Tim G. Taylor – EVP, Commercial, Marketing, Transportation & Business Development: I think clearly, the second quarter saw a substantial narrowing on the light crude and several factors drove that. So my comment is, we have a very large multi-point logistics system, a Refining system and we take into account those current market signals and we’re adjusting our crude slate. So the value of the shale crude in terms of its yield, it’s absolute price relative to other alternative is where you think about. So going forward, we still believe that those fundamentals are there on the supply piece as they continue to increase, so we like what we’ve done on logistics piece versus – and we’re going to continue to increase our options on that. However, we are mindful of the current market and we adjust for crude slates accordingly, and we’re making some of those adjustments now to really maximize the value of our system and taking into account all the factors yield price, et cetera, but fundamentally we still see that inland crudes from Canada and North America will be advantaged and we are going to continue to find ways to increase (our ability) to run those.
Manav Gupta – Morgan Stanley & Co. Inc.: This is Manav Gupta for Evan today. Given your unique and leading position as a North American NGL gatherer, a global Chemical operator and now the new MLP, do you see additional growth projects or NGL exports out of the Gulf Coast? I mean in propane and butane and the heavier NGL barrels there is a clear arbitrage that global prices are much higher so exporting NGLs will ultimately support your (fuel fee) prices and the infrastructure might even be MPL able, so anything on those lines?
Greg C. Garland – Chairman and CEO: Well I think we had a stated position we want to grow our Midstream business. I think when you look at the breadth of our portfolio spanning Refining, petrochemicals, NGLs, et cetera, we sit in a unique position and I talk about weaving this web of infrastructure. So we see both sides of this and I think we sit in a unique spot to make these investments. So we have talked about a new 100,000 barrel a day frac at our Sweeny facility, all the associated infrastructure, whether it’s pipelines, storage and an export facility at Freeport. So it’s a multi-billion dollar investment. As we think about this we are advancing the engineering on this project but we see a clear opportunity and one that we think that Phillips 66 can execute on.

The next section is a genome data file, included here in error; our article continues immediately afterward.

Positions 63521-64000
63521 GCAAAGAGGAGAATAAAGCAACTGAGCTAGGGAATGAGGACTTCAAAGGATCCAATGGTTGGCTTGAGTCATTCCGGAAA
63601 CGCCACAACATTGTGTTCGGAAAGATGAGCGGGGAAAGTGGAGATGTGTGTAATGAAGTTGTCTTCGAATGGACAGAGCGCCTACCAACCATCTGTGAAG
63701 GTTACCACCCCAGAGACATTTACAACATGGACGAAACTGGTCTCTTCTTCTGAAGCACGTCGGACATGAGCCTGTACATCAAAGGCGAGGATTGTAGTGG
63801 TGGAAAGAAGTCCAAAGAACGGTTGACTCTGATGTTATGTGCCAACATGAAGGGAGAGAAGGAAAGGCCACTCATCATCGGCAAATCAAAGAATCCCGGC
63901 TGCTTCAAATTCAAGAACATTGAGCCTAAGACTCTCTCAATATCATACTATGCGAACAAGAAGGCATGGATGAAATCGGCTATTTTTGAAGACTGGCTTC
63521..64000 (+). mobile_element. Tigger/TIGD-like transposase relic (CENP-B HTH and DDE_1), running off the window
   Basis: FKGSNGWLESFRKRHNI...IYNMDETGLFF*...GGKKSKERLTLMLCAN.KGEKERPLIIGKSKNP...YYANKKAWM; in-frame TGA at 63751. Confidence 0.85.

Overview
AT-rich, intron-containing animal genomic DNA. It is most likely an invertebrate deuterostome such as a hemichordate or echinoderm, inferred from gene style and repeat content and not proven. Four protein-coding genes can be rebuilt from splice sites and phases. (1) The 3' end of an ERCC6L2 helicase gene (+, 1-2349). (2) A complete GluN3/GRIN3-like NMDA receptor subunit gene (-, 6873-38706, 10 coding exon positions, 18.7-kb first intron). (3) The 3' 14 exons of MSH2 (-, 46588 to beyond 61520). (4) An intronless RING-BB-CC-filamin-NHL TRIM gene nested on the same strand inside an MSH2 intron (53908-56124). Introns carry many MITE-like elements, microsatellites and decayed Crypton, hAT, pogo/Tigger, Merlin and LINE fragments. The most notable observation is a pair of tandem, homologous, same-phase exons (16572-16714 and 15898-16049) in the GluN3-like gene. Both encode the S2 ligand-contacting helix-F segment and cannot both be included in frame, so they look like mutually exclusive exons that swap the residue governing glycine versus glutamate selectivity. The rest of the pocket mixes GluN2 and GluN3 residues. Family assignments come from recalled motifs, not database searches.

Manav Gupta – Morgan Stanley & Co. Inc.: Just a follow-up on the crude by rail. I mean you took deliveries of 650 cars in this quarter and stuff. So the ARB between the Bakken and what’s coming on the East Coast through the African crudes has closed a little. So, is your system flexible so you can move crude not only to the East Coast, but divert those cars to the West Coast and any other place you want or it’s more rigid where you have long term contracts?
Greg G. Maxwell – EVP, Finance and CFO: Specifically, on the flexibility for rail, that’s why we like rail. It’s a flexible system. So, we have a lot of optionality in that and we have reduced our take on the Bakken to the East Coast as we’ve adjusted our crude slates and replacing that with more competitive barrels from imports.